• I have been an aide for 10 years in Sped. Absolutely love my job. I started working for the school system for the health insurance but found my calling. As of right now I am working with the best group of people in Pre-K. Do I think we should be paid more? Yes. We do things everyday that the general aides say ” No way would I ever do that!” etc. Sped. Aides do what we do for the love we have for the kiddos.

    • I am an Instructional assistant in Post Secondary, so I generally don’t hug the students and I have not been (fingers crossed) physically assaulted by a student, but I have spent time supporting them and helping them cry tears of frustration in a quiet corner many times over. The part that REALLY hits home for me relates to the over complicated schedules and moving between grade levels without anyone knowing that I am scrambling to keep up. I and my I.A. colleagues have cried many a private overwhelmed tear when it gets all too much. Then dry off, and Get back to it. and yes – it is all for the students.

    • Thank yo so much!
      You truly are an amazing person and I am greatful to have read this because I thought only student’s appreciate us para’s!!!!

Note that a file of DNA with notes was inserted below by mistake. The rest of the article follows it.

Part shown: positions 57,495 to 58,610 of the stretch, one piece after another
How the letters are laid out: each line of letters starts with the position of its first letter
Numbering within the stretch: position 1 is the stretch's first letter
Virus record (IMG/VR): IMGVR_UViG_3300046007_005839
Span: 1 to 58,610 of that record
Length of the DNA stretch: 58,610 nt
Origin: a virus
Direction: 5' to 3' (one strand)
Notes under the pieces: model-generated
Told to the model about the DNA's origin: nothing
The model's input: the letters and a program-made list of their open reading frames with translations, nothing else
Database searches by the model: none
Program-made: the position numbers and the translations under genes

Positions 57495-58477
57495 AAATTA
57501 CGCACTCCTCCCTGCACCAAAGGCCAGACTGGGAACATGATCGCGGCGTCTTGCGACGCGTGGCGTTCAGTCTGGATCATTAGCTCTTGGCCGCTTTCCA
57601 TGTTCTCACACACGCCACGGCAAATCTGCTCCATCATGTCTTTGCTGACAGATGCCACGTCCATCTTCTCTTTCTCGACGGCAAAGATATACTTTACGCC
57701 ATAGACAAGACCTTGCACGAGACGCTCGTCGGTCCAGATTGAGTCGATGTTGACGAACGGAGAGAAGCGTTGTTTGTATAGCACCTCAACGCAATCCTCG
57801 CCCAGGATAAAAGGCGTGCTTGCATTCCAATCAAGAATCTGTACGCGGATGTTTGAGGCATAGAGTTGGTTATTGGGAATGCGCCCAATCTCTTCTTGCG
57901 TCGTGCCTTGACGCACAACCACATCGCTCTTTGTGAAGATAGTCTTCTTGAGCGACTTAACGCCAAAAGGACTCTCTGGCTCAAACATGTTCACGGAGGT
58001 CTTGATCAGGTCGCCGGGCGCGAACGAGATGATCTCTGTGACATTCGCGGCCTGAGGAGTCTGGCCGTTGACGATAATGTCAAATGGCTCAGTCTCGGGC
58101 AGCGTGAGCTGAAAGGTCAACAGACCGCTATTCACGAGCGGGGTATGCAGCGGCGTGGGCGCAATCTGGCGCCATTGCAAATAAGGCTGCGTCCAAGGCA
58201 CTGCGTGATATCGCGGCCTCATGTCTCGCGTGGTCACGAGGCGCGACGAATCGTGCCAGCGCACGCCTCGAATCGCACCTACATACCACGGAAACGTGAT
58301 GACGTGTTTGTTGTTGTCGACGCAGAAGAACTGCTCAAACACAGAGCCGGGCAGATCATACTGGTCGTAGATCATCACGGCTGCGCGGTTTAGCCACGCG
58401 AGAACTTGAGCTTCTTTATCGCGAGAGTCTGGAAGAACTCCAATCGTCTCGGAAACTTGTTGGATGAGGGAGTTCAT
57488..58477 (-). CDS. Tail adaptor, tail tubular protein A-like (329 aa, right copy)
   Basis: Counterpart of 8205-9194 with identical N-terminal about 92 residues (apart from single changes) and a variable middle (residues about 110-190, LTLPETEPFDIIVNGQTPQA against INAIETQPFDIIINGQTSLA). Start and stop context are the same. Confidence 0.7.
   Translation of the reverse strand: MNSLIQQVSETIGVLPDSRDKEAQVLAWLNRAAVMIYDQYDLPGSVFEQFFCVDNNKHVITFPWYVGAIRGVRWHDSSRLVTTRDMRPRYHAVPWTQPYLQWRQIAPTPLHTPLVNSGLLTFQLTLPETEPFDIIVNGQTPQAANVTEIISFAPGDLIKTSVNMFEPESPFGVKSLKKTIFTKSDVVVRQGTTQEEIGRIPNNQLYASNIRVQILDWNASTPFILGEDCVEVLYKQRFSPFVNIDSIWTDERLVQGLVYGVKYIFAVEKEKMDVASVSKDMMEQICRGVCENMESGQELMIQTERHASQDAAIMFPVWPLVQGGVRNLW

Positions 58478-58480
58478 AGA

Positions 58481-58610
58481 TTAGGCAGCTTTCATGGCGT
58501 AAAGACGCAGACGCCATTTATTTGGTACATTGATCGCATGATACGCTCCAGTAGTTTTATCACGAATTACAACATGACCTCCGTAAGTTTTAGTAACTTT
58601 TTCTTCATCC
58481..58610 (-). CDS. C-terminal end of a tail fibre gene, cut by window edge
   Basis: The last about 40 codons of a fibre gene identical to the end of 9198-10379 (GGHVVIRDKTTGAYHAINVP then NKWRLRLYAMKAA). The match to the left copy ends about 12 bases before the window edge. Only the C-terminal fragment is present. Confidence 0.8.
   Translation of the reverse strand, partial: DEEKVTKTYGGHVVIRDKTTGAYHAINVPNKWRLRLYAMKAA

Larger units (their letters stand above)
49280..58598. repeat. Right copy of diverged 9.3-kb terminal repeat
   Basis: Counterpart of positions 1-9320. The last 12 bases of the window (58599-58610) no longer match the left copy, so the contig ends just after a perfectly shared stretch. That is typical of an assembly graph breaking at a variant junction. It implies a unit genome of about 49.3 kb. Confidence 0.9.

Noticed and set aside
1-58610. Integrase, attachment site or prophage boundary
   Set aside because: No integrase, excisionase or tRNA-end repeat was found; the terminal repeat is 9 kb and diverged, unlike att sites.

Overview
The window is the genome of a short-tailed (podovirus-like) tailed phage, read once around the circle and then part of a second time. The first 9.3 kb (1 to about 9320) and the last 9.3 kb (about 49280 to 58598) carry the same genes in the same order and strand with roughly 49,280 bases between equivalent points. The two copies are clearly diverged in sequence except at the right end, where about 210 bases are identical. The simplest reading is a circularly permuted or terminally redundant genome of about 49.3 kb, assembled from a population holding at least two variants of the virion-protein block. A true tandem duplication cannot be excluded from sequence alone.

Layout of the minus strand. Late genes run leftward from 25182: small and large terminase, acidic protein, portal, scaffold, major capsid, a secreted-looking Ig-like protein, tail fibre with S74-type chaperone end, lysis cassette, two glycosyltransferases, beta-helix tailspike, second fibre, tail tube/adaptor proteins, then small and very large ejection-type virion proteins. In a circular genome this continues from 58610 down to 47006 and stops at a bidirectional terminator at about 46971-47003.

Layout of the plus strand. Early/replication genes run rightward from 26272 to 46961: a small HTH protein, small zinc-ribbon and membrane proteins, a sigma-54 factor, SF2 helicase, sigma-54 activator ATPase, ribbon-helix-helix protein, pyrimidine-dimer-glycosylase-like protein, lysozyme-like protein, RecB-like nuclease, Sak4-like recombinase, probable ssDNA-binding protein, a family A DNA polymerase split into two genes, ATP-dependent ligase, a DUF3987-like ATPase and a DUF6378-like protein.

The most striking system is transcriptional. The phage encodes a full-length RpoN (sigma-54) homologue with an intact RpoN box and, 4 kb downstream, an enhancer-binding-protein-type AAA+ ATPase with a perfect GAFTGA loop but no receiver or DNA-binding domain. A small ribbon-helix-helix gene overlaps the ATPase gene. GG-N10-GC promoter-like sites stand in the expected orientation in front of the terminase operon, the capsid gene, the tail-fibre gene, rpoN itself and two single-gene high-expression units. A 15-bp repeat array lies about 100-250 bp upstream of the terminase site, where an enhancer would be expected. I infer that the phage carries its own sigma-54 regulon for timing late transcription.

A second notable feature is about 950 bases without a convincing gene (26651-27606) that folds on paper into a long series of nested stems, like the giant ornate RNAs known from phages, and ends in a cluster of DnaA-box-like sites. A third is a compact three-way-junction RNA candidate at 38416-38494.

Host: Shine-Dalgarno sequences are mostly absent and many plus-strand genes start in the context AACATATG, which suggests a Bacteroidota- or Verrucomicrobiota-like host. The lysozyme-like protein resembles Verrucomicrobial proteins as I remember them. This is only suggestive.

Thank you again

      • I have changed collastemy bags on a 5th grade boy that I cried with when the skin to plastic glue tore his skin. I have changed 8 year old boys pull ups because he refused to go from his autism world of fear of a toilet flushing but could climb on top of the playground tunnels 20 feet up in the air. I have helped little giggling girls change their urine soaked clothes when they climbed into the toilet to bathe instead of just washing their hands in the sink. I have stopped llittle girls
        from masturbating during rest time after lunch. But I have also seen the virtual lightbulb come on in their heads when they but sounds of letters together to read. I have seen the bulging eyes when a child cant breath at lunch and then the relief after a soggy piece of a tortilla chip pops out of their throat onto the floor when I performed the heimlich manuver taught at a Red Cross 1st aid class 10 or more years ago. I have been trained how to use the defibrilator machine that hangs on the wall but thankfully I have never used it. I have cleaned up blood, excrement, & paint off the floor and walls. Scraped play dough out of carpets and rubbed peanut butter and cooking oil into curls of hair to get chewing gum out of that little sweetie girl’s hair that wasnt supposed to be chewing it anyway.